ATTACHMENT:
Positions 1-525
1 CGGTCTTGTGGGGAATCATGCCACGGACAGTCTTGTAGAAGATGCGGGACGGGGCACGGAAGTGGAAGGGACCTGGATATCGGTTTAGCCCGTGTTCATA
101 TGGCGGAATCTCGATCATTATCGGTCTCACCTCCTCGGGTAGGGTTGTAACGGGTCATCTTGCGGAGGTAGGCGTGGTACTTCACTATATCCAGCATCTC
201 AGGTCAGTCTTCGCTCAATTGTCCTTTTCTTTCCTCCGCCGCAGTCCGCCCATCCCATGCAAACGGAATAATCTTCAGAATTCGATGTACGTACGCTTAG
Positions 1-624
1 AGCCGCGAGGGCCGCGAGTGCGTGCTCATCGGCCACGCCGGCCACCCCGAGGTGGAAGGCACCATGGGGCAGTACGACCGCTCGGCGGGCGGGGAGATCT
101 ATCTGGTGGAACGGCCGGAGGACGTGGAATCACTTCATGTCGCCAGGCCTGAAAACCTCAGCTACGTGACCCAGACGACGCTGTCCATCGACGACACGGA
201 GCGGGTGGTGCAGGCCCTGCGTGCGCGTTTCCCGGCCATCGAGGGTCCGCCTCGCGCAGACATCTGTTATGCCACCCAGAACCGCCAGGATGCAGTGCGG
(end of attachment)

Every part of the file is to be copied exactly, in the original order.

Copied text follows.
Positions 1-525
1 CGGTCTTGTGGGGAATCATGCCACGGACAGTCTTGTAGAAGATGCGGGACGGGGCACGGAAGTGGAAGGGACCTGGATATCGGTTTAGCCCGTGTTCATA
101 TGGCGGAATCTCGATCATTATCGGTCTCACCTCCTCGGGTAGGGTTGTAACGGGTCATCTTGCGGAGGTAGGCGTGGTACTTCACTATATCCAGCATCTC
201 AGGTCAGTCTTCGCTCAATTGTCCTTTTCTTTCCTCCGCCGCAGTCCGCCCATCCCATGCAAACGGAATAATCTTCAGAATTCGATGTACGTACGCTTAG
Positions 1-624
1 AGCCGCGAGGGCCGCGAGTGCGTGCTCATCGGCCACGCCGGCCACCCCGAGGTGGAAGGCACCATGGGGCAGTACGACCGCTCGGCGGGCGGGGAGATCT
101 ATCTGGTGGAACGGCCGGAGGACGTGGAATCACTTCATGTCGCCAGGCCTGAAAACCTCAGCTACGTGACCCAGACGACGCTGTCCATCGACGACACGGA
201 GCGGGTGGTGCAGGCCCTGCGTGCGCGTTTCCCGGCCATCGAGGGTCCGCCTCGCGCAGACATCTGTTATGCCACCCAGAACCGCCAGGATGCAGTGCGG